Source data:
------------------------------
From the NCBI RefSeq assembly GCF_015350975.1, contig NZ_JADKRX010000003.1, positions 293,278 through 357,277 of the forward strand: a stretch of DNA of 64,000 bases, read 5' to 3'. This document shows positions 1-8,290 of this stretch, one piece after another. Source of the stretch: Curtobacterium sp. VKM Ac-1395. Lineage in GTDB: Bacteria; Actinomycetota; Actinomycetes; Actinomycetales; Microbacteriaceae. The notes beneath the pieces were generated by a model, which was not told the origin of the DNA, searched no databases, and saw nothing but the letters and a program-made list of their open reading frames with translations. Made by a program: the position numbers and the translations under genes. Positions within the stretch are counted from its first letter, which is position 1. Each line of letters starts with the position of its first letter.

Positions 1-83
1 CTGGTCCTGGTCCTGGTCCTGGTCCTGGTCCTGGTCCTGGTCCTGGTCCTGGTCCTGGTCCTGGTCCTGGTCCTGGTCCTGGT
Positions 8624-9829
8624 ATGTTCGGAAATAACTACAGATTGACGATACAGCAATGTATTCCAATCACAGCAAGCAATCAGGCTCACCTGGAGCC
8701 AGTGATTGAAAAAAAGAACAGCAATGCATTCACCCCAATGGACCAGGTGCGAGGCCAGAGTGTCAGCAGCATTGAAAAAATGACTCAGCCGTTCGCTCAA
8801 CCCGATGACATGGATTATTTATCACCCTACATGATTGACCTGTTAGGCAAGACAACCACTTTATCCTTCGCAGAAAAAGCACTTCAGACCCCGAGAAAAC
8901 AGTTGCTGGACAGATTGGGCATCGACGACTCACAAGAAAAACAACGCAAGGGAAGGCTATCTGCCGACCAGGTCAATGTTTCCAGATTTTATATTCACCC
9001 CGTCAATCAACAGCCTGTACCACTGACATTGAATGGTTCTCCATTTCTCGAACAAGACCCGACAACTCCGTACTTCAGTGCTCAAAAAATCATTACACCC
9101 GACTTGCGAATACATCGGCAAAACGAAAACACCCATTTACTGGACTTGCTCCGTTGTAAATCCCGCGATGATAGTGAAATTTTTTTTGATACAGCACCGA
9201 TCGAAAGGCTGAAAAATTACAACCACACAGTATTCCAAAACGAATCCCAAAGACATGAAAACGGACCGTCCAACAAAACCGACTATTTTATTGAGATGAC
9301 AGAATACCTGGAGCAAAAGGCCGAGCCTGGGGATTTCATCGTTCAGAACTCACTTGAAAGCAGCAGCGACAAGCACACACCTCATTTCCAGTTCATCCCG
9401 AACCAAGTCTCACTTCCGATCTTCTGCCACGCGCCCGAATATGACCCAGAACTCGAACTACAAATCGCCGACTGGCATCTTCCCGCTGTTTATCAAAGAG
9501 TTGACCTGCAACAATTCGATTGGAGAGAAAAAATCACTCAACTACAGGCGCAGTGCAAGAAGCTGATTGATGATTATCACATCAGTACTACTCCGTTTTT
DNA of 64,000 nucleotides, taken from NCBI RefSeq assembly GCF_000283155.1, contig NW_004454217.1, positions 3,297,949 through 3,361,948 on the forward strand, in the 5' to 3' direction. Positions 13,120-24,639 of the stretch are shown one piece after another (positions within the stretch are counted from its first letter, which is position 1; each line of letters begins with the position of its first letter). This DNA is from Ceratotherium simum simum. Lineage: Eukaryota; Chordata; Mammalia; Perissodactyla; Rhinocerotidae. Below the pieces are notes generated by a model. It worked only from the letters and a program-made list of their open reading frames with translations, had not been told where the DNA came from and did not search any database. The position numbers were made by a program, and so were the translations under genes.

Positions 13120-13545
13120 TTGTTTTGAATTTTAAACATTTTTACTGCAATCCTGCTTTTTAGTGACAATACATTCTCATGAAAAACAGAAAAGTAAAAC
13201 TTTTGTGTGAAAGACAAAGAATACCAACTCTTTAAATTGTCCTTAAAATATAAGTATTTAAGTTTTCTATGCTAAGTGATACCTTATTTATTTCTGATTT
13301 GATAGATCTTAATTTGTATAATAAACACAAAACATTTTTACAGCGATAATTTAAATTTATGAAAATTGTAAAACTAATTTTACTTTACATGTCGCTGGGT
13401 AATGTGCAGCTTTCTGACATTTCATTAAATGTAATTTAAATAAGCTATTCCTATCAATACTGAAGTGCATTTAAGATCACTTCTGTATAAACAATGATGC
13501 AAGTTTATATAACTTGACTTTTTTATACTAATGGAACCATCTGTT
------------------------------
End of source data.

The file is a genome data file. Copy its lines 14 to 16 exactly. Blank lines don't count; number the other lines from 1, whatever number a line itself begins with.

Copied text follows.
9501 TTGACCTGCAACAATTCGATTGGAGAGAAAAAATCACTCAACTACAGGCGCAGTGCAAGAAGCTGATTGATGATTATCACATCAGTACTACTCCGTTTTT
DNA of 64,000 nucleotides, taken from NCBI RefSeq assembly GCF_000283155.1, contig NW_004454217.1, positions 3,297,949 through 3,361,948 on the forward strand, in the 5' to 3' direction. Positions 13,120-24,639 of the stretch are shown one piece after another (positions within the stretch are counted from its first letter, which is position 1; each line of letters begins with the position of its first letter). This DNA is from Ceratotherium simum simum. Lineage: Eukaryota; Chordata; Mammalia; Perissodactyla; Rhinocerotidae. Below the pieces are notes generated by a model. It worked only from the letters and a program-made list of their open reading frames with translations, had not been told where the DNA came from and did not search any database. The position numbers were made by a program, and so were the translations under genes.

Positions 13120-13545